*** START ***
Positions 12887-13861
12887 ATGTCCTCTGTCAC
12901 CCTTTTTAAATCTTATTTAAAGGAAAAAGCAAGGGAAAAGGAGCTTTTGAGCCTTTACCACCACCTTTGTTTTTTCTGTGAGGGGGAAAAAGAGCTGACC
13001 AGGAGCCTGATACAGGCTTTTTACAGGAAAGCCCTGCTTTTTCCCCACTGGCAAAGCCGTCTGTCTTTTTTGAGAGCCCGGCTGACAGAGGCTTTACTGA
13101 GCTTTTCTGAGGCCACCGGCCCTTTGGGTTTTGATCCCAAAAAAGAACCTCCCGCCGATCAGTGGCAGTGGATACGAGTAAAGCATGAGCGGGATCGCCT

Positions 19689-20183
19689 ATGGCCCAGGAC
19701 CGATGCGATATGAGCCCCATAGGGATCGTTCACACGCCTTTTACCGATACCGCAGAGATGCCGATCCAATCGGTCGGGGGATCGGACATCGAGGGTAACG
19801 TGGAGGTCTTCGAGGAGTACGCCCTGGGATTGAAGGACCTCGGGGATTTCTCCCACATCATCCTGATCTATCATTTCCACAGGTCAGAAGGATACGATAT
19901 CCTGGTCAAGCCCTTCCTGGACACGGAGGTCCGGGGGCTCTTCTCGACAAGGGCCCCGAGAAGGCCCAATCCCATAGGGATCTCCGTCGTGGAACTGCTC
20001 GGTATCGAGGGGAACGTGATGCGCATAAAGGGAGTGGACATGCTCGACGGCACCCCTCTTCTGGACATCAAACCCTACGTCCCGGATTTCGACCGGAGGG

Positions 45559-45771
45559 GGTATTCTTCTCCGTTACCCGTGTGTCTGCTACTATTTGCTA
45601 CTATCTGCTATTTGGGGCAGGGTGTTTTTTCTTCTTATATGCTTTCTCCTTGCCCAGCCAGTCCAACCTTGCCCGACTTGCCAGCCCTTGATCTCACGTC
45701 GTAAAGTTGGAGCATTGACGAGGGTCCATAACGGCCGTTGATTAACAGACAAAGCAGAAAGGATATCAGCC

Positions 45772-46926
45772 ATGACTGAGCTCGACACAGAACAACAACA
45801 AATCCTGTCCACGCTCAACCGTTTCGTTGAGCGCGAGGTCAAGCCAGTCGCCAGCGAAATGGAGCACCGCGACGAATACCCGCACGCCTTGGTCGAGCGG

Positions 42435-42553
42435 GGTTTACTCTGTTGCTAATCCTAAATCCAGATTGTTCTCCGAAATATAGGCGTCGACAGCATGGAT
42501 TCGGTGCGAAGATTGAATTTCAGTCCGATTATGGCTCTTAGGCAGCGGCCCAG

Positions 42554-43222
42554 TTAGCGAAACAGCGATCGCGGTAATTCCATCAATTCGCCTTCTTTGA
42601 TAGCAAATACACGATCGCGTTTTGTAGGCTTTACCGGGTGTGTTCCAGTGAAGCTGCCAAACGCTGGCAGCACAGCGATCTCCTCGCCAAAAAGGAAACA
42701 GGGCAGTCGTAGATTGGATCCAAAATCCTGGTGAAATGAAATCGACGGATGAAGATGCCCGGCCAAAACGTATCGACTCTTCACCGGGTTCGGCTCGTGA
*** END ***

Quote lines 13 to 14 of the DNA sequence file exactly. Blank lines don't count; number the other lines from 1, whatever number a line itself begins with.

45559 GGTATTCTTCTCCGTTACCCGTGTGTCTGCTACTATTTGCTA
45601 CTATCTGCTATTTGGGGCAGGGTGTTTTTTCTTCTTATATGCTTTCTCCTTGCCCAGCCAGTCCAACCTTGCCCGACTTGCCAGCCCTTGATCTCACGTC